Pelvic Inflammatory Disease

Pelvic Inflammatory Disease

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Pelvic inflammatory disease (PID) is an infection of the reproductive organs of women.

This may include infection of:

  • The Uterus (womb)
  • The Cervix (the opening of the womb into the vagina)
  • The fallopian tubes (these are the tiny tubes between the ovary and the womb – eggs released by the ovary pass through these tubes)
  • The ovaries

The infections that can cause PID include:

  • Chlamydia
  • Gonorrhoea
  • Other bacteria

PID can cause severe illness in a woman, requiring treatment in hospital. However, sometimes PID can occur without causing any signs or symptoms. That is, the woman may not feel sick and may not notice any change in her body. PID is a very serious disease because it can lead to long term problems.

PID is one of the leading causes of infertility in women. Women who have had PID may have difficulty becoming pregnant and if they do become pregnant, there may be problems with the pregnancy (e.g. ectopic pregnancy).

Risk factors

The primary risk factor for PID is infection with a sexually transmitted infection (STI), in particular, Chlamydia and gonorrhoea.

Risk factors for these STIs include:

  • Engaging in unsafe sex
  • Having sex with more than one partner
  • Being in a sexual relationship with someone who has multiple sex partners


Women may notice:

  • Pain low in the abdomen
  • Pain during sex
  • Abnormal periods (women on the pill may notice this too)
  • Bleeding after sex
  • Abnormal discharge
  • Fevers
  • Some women become very sick and have severe pain


Infection with PID can be prevented by avoiding risky sexual behaviours.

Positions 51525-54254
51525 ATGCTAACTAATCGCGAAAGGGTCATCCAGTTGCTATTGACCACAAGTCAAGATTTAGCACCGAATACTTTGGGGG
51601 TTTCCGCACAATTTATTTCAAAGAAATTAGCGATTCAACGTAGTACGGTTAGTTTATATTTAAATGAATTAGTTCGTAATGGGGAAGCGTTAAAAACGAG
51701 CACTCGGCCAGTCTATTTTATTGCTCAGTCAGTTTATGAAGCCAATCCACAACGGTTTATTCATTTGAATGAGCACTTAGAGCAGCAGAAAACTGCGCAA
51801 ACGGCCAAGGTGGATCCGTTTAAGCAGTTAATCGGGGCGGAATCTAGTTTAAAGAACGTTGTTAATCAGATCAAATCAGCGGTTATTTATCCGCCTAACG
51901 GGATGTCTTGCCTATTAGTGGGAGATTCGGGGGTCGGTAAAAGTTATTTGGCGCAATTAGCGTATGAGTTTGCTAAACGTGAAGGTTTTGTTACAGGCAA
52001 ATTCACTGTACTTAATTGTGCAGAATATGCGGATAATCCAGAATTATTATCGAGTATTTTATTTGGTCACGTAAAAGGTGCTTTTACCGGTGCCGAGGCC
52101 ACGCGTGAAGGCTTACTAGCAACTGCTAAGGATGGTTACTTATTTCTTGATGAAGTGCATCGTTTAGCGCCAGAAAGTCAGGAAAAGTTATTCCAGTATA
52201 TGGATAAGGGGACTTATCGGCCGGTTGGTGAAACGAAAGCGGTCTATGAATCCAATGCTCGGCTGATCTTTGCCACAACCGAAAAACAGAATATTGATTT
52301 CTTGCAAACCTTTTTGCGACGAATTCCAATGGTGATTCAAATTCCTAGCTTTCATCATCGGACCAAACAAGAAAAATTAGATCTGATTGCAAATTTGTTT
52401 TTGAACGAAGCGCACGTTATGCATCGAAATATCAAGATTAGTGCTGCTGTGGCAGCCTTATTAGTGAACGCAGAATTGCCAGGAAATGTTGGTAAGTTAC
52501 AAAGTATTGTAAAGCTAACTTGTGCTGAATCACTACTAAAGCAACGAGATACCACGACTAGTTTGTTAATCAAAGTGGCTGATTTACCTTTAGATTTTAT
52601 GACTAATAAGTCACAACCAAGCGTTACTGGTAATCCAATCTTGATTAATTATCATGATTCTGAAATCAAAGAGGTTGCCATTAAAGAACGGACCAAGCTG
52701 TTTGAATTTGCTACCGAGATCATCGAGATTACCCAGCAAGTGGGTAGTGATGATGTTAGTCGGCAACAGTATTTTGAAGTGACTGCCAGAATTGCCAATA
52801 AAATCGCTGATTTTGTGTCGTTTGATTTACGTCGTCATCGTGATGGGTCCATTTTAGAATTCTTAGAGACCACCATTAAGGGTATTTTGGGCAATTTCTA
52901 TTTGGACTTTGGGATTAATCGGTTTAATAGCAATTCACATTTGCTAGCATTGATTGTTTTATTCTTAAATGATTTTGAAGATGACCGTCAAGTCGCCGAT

To reduce your risk:

  • Use condoms during sex
  • Limit your number of sex partners

If you have recently been treated or are being treated for an STI, you must make sure your sex partner(s) also receives treatment in order to prevent getting infected again.

Sex partners should receive treatment even if they do not have any symptoms.


Test for PID:

  • Vaginal and cervical swabs
  • Urine test for Chlamydia and Gonorrhoea
  • clinical examination, feeling the cervix, uterus and ovaries for any sign of tenderness or pain

If you find out that you do have PID, anyone you have had sex with in the past few months will need to be tested and treated also. This is to make sure that they are cleared of the infection and to prevent you from getting the infection again and needing treatment all over again. This is very important for your health, for your partner’s health, and the health of other people they have sex with.

How can you be treated for pelvic inflammatory disease?

PID is treated with antibiotics. Sometimes three different antibiotics are given.

To ensure the infection has been cured:

  • It is important to take all the tablets – otherwise the infection may not be properly cured
  • You will be asked to return for follow-up appointments
  • It is best not to have sex until the tablets are finished and you have been tested to check the infection is cured (even if you feel better)

If a woman is very sick with PID, she may need to be admitted to hospital for treatment.

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